The only place to sit at most pool parties is on the edge of the pool and those spots fill up quickly when a big entertainer is in the house. The only other option is standing in the pool.
Of the 10 pool parties USA TODAY visited, just two offered free seating on our visit, though one of them you could hardly call a seat.
Stadium Swim at Circa has lounge chairs that are first come first serve, even during the final game of the NCAA Men's Basketball tournament. (VIP lounge chairs on the top level of the amphitheater cost extra.)
Encore Beach Club also offers padded cushions around its palm trees, but the seats tend to fill fast. Even if no one is seated, expect to find the cushion covered with shoes, coverups or towels.
•Eat before you go or prepare to pay a lot to eat standing up. In the sun.
Food choices are a mixed bag at dayclubs and the menu items are usually pricey. The carne asada nachos at Marquee Dayclub were delicious – and $36. A chipotle grilled chicken club at Encore Beach Club was $22. Tao Beach has a $52 crab Rangoon dip with caviar.
Cheaper options are available, including $9 chicken tenders and $8 skinny fries at Drai's Beach Club and $14 for a Waygu beef hot dog at Stadium Swim.
Price isn't the only problem. Since there are no free seats with general admission, there is no place to eat at most places.
A bartender at Daylight at Mandalay Bay said we could order food and eat at the bar but standing was the only option because there are no bar stools.
Encore Beach Club had tables near its food stand, although they were small with little shade and no chairs.
The most comfortable and affordable dining option we found was at Drai's Beach Club. The upscale concession stand counter is covered, has a couple tables (but no chairs) and boasts views of the Las Vegas Strip.
Las Vegas pool parties can be packed. Here's how to manage the crowds
•Do go on Friday or Sunday for lighter crowds. The pools we hit in the morning (11 a.m. Friday at Daylight, 11 a.m. Saturday at Ayu and noon on Sunday at Marquee) had little to no lines for entry.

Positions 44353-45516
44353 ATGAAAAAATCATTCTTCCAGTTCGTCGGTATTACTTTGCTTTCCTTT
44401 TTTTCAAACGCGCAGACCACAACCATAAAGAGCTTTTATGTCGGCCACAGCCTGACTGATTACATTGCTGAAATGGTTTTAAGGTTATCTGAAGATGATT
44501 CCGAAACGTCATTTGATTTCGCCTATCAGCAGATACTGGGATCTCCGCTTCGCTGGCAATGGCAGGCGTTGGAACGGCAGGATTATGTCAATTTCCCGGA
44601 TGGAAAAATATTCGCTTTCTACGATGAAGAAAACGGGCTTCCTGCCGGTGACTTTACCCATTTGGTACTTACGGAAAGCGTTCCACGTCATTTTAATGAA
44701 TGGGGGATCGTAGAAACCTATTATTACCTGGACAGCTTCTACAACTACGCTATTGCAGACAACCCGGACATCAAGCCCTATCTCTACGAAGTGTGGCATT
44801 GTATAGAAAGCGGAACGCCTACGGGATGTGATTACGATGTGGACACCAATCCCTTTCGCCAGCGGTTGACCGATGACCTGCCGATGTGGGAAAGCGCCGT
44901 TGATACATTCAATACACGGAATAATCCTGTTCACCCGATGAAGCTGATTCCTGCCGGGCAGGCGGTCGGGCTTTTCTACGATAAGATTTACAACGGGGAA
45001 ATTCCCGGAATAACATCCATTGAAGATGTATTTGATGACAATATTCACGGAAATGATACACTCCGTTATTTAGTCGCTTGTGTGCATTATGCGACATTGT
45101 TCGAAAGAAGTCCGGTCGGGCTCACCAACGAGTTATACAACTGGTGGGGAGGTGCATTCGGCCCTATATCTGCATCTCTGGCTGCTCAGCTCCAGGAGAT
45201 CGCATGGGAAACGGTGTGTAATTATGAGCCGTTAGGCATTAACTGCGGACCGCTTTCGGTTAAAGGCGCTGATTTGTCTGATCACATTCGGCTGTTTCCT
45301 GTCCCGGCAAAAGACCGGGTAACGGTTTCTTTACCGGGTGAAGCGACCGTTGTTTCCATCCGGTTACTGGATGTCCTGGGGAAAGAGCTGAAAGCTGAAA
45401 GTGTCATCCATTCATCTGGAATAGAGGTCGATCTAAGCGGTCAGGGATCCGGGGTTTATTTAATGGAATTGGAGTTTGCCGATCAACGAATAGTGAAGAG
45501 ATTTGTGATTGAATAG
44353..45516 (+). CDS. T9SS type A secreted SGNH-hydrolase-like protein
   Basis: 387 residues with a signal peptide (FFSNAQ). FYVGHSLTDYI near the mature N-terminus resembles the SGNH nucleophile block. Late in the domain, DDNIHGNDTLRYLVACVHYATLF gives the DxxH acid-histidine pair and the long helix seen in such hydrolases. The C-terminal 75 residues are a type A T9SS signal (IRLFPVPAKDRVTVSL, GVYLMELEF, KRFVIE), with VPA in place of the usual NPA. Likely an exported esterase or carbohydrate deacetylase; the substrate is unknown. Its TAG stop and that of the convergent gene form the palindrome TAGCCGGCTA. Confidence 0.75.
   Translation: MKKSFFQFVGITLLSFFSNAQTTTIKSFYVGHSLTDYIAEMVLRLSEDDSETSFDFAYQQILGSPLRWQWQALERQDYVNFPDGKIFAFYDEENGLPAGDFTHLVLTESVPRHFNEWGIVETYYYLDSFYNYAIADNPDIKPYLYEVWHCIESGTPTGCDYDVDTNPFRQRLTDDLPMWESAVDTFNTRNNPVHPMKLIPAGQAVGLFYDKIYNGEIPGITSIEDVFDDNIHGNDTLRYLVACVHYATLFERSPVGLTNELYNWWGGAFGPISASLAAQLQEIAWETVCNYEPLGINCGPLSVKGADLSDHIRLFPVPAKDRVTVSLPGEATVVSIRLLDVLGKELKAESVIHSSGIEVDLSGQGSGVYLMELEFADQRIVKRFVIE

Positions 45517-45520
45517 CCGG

If you have to wait, the guest list line at Encore Beach Club was tops for comfort. It was partially shaded, with fans and water stations to help keep guests cool. The 20-minute wait on a Saturday afternoon wasn't so painful.
At Stadium Swim, lines form inside, a major bonus in the summer.
At Elia Beach Club, in contrast, there was little shade and no water stations in a snaking an hourlong line on a Saturday when Snoop Dogg was the entertainment.
•Don't bring a lot of stuff. Lockers are pricey, ranging from $20 to $75 per day at the pools we visited. But because many pools forbid large bags, guests are often stuck choosing between lugging their items around all day or forking over the money for a locker.
Inflation seems to have hit the pool party lockers. One security guard at Daylight told us the price doubled in the past year, from $20 to $40.
Pack light, too, so nothing is confiscated.
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How hot is Vegas in the summer?
•Slather yourself in sunscreen and stay hydrated. Shade is scarce – unless you pay up for it. Some cabanas and daybeds keep guests cool, but they can cost hundreds or thousands of dollars.
Those $13 water bottles at the pool may be costly, but they're well worth it since mixing alcohol and heat can be a recipe for disaster. If you want to avoid buying an overpriced bottle of Fiji at the bar you can try asking for a cup of ice at the bar and filling it up at a water fountain. Some pools do offer free water stations.
Staying hydrated is always important in the Las Vegas heat (temperatures can exceed 110 in the summer), but it's even more crucial when day drinking. USA TODAY reporters witnessed visitors getting sick and fainting during a weekend trip to pool parties, and one Uber driver said he refuses pick-ups at pool parties if he sees someone being held up by their friends on their way to the car.
This article originally appeared on USA TODAY: Vegas pool party: 8 tips for dayclub first timers